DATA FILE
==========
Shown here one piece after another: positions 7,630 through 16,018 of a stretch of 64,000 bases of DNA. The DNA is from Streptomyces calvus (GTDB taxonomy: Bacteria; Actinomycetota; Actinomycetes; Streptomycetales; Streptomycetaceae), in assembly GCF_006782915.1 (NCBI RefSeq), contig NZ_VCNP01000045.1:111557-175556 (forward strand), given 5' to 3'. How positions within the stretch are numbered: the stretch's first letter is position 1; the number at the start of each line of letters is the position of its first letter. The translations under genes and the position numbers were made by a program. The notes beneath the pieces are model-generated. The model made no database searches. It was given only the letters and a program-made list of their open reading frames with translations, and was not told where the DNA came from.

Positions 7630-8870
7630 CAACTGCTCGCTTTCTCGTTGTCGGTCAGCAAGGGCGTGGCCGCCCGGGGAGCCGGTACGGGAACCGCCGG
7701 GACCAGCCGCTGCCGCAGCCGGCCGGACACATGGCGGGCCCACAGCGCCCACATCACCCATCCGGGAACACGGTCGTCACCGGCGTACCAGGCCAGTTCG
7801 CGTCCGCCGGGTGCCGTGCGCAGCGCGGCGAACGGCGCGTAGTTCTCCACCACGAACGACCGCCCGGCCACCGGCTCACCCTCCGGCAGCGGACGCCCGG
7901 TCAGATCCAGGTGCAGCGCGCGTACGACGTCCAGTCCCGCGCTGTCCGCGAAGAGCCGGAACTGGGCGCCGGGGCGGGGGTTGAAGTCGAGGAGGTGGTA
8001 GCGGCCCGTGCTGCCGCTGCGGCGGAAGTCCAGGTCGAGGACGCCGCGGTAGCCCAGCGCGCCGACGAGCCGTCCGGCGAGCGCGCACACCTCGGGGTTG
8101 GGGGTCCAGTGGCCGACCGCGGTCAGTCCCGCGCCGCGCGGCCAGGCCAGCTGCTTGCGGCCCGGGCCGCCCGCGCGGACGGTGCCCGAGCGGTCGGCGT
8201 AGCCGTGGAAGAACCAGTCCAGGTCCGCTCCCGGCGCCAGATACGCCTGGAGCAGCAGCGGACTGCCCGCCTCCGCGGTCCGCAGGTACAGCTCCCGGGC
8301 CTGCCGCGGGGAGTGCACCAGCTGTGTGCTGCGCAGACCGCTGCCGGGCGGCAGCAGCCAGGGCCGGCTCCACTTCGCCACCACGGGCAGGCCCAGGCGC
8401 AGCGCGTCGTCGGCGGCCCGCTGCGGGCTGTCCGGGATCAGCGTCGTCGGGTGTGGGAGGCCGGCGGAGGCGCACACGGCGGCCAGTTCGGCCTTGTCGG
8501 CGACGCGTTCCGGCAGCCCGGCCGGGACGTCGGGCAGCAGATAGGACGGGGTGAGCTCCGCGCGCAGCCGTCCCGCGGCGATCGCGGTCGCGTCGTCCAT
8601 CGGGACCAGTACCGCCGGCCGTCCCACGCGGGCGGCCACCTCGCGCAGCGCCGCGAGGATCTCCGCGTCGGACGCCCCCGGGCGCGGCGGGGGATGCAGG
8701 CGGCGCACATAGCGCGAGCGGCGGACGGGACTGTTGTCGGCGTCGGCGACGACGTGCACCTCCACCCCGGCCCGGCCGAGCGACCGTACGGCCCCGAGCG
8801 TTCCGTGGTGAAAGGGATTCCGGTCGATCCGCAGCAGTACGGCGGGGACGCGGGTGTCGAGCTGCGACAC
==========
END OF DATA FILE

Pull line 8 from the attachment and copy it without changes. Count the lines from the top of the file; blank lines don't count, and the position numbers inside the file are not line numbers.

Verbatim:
8101 GGGGTCCAGTGGCCGACCGCGGTCAGTCCCGCGCCGCGCGGCCAGGCCAGCTGCTTGCGGCCCGGGCCGCCCGCGCGGACGGTGCCCGAGCGGTCGGCGT